Art history is rife with women posing passively without interacting with their surroundings; women who seem to be hiding very little behind a jaded gaze. In Modern Love, SCRMN seeks to remove himself from this by insisting to portray strong, confident women whose emotional lives are rich but also inaccessible to him, which gives the works an almost voyeuristic character because the subjects themselves have a tangible reluctance towards being portrayed: They live their own lives, have their own agendas and aren’t easily solicited by the universe of the viewer. The women in SCRMN’s paintings are peripheral acquaintances, people the artist has met in passing or simply strangers.


Modern Love is hence also the story of a man, looking at a woman, looking at a man (or another woman or looking away). And because of this, SCRMN is aware of the inherent impossibility in his original project: Best case scenario is, he catches a splinter of something real / Worst case, he sees nothing but his own reflection.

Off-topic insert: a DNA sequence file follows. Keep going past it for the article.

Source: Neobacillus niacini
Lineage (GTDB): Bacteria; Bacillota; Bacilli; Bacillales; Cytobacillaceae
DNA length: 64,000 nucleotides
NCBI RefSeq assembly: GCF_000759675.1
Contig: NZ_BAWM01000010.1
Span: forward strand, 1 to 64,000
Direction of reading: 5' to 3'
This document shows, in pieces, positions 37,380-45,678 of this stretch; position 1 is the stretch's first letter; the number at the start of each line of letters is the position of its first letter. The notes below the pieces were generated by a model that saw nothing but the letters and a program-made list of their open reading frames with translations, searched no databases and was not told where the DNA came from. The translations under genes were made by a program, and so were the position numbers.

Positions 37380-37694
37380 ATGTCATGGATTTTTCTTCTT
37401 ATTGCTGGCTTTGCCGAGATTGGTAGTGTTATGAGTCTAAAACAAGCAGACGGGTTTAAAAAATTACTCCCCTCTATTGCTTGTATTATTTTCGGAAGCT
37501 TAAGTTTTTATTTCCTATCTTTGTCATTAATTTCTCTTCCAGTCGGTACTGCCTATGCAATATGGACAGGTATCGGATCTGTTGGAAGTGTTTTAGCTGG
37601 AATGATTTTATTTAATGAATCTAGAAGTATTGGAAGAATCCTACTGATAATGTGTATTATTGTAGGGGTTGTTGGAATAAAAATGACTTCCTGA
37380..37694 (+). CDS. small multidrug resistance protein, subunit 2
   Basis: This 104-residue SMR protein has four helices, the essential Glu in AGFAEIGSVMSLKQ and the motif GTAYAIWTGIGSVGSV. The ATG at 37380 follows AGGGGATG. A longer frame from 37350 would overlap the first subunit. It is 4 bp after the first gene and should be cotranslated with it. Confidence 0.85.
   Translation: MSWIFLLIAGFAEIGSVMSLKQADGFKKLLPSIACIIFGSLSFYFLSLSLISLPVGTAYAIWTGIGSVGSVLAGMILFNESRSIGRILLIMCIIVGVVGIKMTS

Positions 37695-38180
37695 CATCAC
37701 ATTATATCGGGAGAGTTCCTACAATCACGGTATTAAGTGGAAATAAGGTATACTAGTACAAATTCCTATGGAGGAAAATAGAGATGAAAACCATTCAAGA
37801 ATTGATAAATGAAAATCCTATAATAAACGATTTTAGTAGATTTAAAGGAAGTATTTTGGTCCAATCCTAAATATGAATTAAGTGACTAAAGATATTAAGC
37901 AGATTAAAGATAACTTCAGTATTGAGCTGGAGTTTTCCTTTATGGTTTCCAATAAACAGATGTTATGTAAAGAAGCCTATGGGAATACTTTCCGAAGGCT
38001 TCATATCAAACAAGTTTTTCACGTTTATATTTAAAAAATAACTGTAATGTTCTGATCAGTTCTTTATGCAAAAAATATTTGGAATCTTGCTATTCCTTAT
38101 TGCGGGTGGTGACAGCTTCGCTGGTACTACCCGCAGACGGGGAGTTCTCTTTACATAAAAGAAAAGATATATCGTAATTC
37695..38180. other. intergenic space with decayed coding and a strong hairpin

Nonetheless, the resulting show is an extremely interesting testimony to love and longing in the 21st Century. Rewriting the old proverb, one could say that “the operation failed but the patient survived”. For the works in MODERN LOVE are alive, and with this exhibition SCRMN demonstrates that he has taken another quantum leap in an already promising career.






Friday, 09 November 2018 12:06

Morten B. Masri

Morten B.Masri, Denmark

Morten B. Masri (b. 1977) lives and works in Copenhagen, Denmark. He graduated from the Royal Danish Academy of Fine Arts in 2014.